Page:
Quiz Answer Key and Fun Facts
1. Troubadors travelled the countryside singing and making music, often ballads. In church, one could hear men and boys singing plainchant, which was usually monophonic but later heterophonic. St. Gregory's church modes, authentic and plagal, prevailed [c.500-1400]
2. Similar to the preceding era but with more innovations, including full triads but no key signatures yet. The Burgundian, Franco-Flemish, and Venetian schools flourished. Polyphony in sacred music develops, and full triads are heard. Composers: Giovanni da Palestrina, Guilliaume Dufay [c.1400-1600]
3. This is the period of concertos; of organs, violins, and harpsichords; of polyphony and tonality (with key signatures); and the end of the church modes. Opera and the orchestra were invented. One of the three main periods of the Common Practice Era. Composers: Bach, Vivaldi, Purcell, Handel, Scarlatti [c.1600-1750]
4. With a name that suggests dashing and courtly merriment or pleasure, this is a sub-period that overlaps two main periods of the Common Practice Era. Homophony returns but with elaborate ornamentation, but also short phrasing and the Alberti baseline. Composers: C.P.E. Bach, Domenico Alberti, Daniel Gottlob Türk [c.1720s-1770s]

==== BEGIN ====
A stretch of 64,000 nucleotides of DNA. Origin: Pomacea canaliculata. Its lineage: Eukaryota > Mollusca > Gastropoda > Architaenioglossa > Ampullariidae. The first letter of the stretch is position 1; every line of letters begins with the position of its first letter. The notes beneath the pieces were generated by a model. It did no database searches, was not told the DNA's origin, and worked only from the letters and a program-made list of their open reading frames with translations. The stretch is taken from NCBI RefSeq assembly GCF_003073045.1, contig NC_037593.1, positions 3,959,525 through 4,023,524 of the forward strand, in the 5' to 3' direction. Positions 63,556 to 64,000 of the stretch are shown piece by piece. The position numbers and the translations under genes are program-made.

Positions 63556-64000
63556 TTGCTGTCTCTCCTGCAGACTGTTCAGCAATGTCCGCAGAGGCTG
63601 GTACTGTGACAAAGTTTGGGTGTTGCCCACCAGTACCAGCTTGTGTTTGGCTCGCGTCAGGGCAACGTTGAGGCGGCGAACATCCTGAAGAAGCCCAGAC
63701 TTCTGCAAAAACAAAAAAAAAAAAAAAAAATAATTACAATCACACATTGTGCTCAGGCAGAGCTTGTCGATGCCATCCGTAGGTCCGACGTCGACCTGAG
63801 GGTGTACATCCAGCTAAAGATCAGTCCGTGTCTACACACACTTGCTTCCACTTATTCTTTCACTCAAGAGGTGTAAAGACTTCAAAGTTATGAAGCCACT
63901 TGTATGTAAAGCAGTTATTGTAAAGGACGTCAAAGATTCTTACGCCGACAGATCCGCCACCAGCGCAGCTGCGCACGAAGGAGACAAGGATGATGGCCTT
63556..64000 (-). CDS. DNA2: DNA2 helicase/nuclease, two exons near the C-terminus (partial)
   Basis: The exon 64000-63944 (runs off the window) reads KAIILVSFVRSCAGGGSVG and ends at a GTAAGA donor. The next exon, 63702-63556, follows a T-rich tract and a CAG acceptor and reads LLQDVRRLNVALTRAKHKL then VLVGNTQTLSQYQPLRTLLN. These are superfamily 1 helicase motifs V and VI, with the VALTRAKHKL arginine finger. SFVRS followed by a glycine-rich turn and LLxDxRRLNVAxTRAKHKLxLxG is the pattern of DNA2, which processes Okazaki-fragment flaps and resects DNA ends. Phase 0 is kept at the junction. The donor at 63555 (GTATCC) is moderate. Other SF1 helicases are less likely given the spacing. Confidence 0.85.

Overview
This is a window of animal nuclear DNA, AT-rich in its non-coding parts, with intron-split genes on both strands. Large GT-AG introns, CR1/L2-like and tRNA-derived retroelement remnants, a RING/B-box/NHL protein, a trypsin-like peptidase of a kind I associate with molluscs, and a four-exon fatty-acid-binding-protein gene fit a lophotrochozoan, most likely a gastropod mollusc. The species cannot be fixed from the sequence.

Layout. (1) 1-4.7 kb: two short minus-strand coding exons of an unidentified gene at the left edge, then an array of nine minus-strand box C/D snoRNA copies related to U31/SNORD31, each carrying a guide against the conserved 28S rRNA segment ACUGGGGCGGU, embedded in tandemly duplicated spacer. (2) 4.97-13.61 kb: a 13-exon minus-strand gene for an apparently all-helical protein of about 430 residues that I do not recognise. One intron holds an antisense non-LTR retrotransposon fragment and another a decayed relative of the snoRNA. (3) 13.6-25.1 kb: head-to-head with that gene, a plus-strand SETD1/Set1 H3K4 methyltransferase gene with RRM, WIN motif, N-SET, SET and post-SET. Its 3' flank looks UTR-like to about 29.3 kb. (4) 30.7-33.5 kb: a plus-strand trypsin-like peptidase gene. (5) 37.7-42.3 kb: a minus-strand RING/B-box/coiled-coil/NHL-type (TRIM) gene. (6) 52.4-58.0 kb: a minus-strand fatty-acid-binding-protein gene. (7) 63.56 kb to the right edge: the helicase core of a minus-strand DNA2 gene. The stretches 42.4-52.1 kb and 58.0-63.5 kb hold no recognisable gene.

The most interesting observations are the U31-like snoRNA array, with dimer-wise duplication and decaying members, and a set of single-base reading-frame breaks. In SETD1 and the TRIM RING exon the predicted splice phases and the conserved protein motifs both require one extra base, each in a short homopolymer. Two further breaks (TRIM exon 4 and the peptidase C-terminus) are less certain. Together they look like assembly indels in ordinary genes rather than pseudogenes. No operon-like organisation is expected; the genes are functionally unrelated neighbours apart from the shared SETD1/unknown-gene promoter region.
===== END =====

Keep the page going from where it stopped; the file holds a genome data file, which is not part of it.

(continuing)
5. Somehow, this name got extended to an entire genre of music before and after its time, but to a musicologist it's the 2nd period in the Common Practice Era. It replaces ornate polyphony with a melody over accompaniment and embraces clarity, economy, balance, and strict form. The sonata-allegro form arises. Composers: Mozart, Haydn, Clementi, Salieri, Schubert [c. 1750-1820]
6. In this third and last period of the Common Practice Era, nationalism and program music arise, and order and forms are deferred to content and passions, including the sublime, supernatural, and exotic. Tonality is still preserved, but there is more use of modulation, dissonance, and chromaticism. Composers: Chopin, Brahms, Mahler, Liszt, Mendelssohn, Tchaikovsky [c.1820-1910]
7. Overlaps the Common Practice Era and the Modern Era (20th and 21st centuries). The music resembles the art it is named after: dreamy like Monet. Old forms are rejected; scales are modal or whole-tone; harmonies may be dissonant. Composers: Debussy, Ravel, Satie, Mary Howe, Lili Boulanger. [c.1890s-1930s]
8. The twelve-tone scale, the rejection of tonality, the avoidance of conventional beauty, dissonance, distortion of reality, and German angst could all describe this movement of the Modern Era in music. Composers: Schoenberg, Webern, Berg [c. 1910s-1930s]
9. In the early 20th century one finds composers turning to both the foundations of Western civilizations and to non-Western cultures, with others looking more narrowly to folk idioms and history. A paradoxical time that lacks a cohesive name! Composers: Stravinsky, Shostakovich, Bartók, Barber, Copland [c.1900s-1950s]
10. A catch-all if somewhat unsatisfactory, nondescript, and transitory name for a variety of post-tonal music since World War II. Experimentation, electronics, serialism, aleatory, polystylism, and minimalism -- you name it, it's there. Composers: John Cage, Pierre Schaeffer, Philip Glass [c.1945-2020s]
Source: Author gracious1
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